The full extent of Beijing’s evil is finally coming into view. As the world watches the ongoing democratic uprising in Hong Kong, it is impossible to ignore the greater backdrop of oppression and egregious human rights abuses across China: more than 1 million religious minorities now in Xinjiang’s modern-day concentration camps, vast efforts at cultural reprogramming, and regular physical torture.
Sayragul Sauytbay, a Chinese Muslim of Kazakh descent, described being separated from her family and kept in Xinjiang under heinous conditions, where prisoners were routinely punished for observing their faith and having insufficient knowledge about Chinese culture or language.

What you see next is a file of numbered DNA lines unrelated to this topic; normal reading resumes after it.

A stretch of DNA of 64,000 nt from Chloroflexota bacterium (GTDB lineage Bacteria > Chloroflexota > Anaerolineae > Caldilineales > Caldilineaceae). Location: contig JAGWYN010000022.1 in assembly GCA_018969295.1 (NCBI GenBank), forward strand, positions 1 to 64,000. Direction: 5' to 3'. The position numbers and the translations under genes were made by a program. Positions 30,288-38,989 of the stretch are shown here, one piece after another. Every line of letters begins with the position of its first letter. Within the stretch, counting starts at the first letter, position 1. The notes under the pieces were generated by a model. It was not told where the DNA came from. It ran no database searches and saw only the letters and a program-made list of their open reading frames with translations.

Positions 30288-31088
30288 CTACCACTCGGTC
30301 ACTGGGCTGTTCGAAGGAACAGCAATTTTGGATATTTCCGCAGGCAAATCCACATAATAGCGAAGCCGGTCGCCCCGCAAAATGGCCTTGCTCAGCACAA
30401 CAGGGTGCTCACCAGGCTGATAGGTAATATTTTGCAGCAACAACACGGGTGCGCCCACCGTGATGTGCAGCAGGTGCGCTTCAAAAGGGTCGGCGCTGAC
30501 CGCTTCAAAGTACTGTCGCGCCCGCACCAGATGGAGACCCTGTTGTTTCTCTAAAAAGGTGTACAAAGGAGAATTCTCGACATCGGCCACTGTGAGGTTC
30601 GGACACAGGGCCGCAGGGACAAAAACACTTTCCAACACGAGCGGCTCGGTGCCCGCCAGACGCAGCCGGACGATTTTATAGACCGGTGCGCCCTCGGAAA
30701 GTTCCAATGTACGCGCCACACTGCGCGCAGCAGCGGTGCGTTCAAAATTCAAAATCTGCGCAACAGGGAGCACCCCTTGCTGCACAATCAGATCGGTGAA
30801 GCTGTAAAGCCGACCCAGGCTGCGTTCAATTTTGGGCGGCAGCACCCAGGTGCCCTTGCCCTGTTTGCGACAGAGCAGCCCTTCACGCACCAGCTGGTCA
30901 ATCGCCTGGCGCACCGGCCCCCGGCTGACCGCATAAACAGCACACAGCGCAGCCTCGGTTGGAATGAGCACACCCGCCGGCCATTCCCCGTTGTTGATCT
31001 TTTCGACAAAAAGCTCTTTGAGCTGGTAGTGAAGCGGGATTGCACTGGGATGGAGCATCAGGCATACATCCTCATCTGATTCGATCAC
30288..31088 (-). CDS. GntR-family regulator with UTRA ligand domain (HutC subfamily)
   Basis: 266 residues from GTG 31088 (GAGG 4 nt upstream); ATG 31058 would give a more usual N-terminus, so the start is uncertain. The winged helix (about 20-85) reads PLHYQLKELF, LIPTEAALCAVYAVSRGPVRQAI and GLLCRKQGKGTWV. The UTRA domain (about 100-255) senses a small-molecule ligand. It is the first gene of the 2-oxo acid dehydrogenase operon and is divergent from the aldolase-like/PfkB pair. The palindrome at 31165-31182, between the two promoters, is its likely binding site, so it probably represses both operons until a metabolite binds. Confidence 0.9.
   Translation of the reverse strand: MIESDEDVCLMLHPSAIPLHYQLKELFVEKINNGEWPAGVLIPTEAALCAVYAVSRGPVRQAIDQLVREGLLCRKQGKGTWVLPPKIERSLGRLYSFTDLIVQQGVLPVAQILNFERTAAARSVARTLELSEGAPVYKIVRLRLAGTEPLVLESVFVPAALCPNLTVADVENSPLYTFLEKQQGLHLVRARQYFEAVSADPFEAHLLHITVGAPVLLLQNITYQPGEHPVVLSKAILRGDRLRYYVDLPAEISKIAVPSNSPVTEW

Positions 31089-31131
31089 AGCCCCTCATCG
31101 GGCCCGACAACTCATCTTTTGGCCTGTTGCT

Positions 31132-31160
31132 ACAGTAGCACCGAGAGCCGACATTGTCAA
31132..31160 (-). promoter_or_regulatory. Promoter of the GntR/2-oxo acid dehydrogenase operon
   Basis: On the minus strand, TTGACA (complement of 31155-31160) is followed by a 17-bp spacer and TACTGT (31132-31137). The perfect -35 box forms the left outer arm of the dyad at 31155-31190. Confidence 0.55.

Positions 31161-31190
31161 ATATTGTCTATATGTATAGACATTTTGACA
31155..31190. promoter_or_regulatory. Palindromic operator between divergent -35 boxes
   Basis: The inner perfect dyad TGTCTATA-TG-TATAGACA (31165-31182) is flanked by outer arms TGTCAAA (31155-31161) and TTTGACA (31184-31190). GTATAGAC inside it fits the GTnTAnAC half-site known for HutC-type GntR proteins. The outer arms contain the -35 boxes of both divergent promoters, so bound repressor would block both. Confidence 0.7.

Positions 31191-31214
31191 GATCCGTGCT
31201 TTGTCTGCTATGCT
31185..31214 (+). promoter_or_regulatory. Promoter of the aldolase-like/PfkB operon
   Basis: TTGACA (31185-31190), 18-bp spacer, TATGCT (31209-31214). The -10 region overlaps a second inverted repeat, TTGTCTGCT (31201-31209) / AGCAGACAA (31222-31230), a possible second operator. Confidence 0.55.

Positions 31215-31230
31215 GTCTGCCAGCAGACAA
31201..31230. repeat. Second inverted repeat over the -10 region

Over the last several months, the steady trickle of horrifying stories has provided a fuller picture of the kinds of evils regularly occurring within these camps. We have now heard credible accounts of relentless brainwashing, systematic sexual abuse and extensive physical punishments, like fingernails ripped out and forced abortions.
These are some of the darkest stories ever told, yet they are critical to air to the world. Now, we hear them with terrible frequency. In Congress, Nury Turkel, chair of the board for the Uyghur Human Rights Project, recently provided testimony, explaining that speaking “may cost the lives of [his] parents, but … it’s the right thing to do”.